• be undertaking a role at the required skill level of RQF6 or above (graduate-level equivalent)
  • be paid at least £41,500 or the ‘going rate’ for the job, whichever is higher

Permission for workers transferred to the UK on the Intra-Company Transfer route is temporary. Workers can be assigned to the UK multiple times, but they cannot stay in the UK for more than five years in any six-year period.

Workers paid over £73,900 do not need to have worked overseas for 12 months and can stay for up to nine years in any ten-year period.

Workers who are transferred to the UK as part of a structured graduate training programme for up to one year can apply for the Intra-Company Graduate Trainee route. The requirements are the same except there are different rules on length of overseas experience and salary.

  For the latest government information during the transition period, please visit

Other Routes

There is a full list included in the UK points-based immigration system guidance.

If you are already a Home Office licensed sponsor for Tier 2 (general) visa sponsor then you will be automatically granted a new Skilled Worker license and the same applies for existing Intra-Company Transfer sponsors.

Skilled workers

In addition to the definition detailed previously, there will be a requirement for a skilled worker to achieve a total of 70 points.

Each job will have a Standing Occupational Classification (SOC) code at a designated skill level.  This code will determine whether the job meets the requirements of the skilled worker route.  The full list of codes can be found in the July 2020 policy statement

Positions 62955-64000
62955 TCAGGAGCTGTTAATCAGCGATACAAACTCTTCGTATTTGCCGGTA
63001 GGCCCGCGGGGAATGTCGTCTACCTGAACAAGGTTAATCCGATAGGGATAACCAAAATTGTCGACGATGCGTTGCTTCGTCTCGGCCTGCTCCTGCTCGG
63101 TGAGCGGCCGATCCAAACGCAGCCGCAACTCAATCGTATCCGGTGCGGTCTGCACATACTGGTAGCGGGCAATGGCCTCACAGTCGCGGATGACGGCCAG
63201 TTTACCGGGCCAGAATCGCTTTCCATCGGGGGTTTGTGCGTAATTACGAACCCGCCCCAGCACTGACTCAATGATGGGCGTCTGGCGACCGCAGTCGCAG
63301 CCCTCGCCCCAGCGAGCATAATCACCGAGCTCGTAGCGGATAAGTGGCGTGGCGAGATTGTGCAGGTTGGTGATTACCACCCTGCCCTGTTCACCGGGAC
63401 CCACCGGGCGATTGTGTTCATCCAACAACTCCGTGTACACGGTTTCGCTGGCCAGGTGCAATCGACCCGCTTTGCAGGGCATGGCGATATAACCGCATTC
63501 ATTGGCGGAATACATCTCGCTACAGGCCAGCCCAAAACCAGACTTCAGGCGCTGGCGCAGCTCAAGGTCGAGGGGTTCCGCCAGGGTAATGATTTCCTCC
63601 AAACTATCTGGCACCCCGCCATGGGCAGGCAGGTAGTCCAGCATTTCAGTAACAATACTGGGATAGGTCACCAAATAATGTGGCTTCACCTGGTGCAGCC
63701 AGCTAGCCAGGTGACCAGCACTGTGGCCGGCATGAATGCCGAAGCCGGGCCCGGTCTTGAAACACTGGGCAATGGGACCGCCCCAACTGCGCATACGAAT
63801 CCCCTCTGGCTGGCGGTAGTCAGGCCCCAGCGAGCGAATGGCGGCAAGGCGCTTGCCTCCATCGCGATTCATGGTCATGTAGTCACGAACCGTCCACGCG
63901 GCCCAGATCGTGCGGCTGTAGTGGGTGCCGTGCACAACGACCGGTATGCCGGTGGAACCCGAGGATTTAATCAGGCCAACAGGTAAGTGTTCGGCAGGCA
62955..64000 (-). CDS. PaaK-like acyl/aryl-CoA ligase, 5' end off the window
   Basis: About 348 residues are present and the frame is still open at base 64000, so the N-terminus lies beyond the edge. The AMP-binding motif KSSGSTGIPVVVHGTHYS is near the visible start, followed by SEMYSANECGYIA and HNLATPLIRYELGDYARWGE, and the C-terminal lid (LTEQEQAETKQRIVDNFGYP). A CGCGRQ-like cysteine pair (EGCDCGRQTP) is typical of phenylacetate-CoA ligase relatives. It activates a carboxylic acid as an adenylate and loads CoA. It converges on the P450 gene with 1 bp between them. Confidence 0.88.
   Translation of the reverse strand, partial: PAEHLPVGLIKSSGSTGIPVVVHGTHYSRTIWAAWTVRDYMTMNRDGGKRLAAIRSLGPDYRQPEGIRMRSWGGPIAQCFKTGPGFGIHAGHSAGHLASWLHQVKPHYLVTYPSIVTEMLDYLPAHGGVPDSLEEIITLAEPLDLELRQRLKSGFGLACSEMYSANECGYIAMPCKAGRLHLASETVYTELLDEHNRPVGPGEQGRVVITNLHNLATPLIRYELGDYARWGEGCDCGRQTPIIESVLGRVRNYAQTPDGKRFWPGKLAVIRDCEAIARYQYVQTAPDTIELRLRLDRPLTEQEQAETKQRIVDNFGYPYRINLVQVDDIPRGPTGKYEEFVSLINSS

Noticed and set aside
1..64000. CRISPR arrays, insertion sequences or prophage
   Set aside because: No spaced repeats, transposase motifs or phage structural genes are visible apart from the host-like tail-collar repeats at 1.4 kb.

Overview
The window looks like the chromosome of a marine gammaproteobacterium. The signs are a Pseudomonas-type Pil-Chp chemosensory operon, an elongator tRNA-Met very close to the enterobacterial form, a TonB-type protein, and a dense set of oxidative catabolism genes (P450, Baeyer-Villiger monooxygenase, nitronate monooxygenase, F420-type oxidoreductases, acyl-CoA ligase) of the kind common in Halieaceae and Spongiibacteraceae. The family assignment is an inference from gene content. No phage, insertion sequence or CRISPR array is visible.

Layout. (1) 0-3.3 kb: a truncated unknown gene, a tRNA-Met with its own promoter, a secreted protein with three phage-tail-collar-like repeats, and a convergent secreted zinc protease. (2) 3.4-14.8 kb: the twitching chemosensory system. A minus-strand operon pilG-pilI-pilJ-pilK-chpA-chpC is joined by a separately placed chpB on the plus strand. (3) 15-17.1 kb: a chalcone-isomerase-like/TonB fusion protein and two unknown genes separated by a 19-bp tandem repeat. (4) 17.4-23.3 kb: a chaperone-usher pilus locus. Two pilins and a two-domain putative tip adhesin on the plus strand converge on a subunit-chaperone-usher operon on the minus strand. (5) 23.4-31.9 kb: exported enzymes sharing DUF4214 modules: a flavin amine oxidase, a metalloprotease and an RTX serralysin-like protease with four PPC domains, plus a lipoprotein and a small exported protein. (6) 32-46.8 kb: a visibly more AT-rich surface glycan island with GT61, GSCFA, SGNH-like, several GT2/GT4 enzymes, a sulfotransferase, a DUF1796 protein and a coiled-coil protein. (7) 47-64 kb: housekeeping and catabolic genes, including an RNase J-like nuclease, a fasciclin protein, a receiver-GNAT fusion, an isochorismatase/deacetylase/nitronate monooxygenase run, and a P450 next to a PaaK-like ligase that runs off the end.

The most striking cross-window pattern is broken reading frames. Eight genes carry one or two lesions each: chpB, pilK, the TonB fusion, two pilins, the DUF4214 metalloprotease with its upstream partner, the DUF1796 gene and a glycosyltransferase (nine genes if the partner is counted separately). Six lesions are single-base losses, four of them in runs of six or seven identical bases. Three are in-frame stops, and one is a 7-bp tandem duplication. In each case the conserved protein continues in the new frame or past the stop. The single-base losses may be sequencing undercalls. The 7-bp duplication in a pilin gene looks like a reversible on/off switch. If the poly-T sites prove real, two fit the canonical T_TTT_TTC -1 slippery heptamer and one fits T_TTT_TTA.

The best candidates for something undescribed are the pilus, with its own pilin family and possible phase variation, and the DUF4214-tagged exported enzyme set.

Visit the Government website for a breakdown of characteristics and point system for skilled workers, relevant case studies and information on other routes, such as Global Talent route, the Graduate route and Creative routes.

Steps to consider now

There are a number of steps to take before applying for a license and these include:

  • Check your business is eligible – cannot have unspent criminal convictions for things such as Money Laundering or fraud;
  • Choose the type of skilled worker license you want to apply for;
  • Decide who will manage the sponsorship within your business;
  • Apply online and pay the license fees; there are different fees for small businesses and charities and medium/large employers;
  • Note there are also fees known as the Immigration Skills Charge (ISC) to be paid by the UK employer for each skilled migrant worker from 1st January 2021.  Employers will need to pay £1,000 per skilled worker for the first 12 months and an additional charge of £500 for each subsequent six-month period thereafter.

Personal data

Where you receive and transfer personal data to and or from organisations abroad may be restricted after 1st January 2021. Follow this link for further detailed guidance on transferring personal data.

Tax and National Insurance implications

The UK’s exit from the European Union has not changed existing arrangements for the avoidance of double taxation. The UK has bilateral double taxation agreements (DTAs) with all EU Member States and they continue to apply. DTAs protect individuals and businesses from double taxation where the same income or gains are taxable in both countries.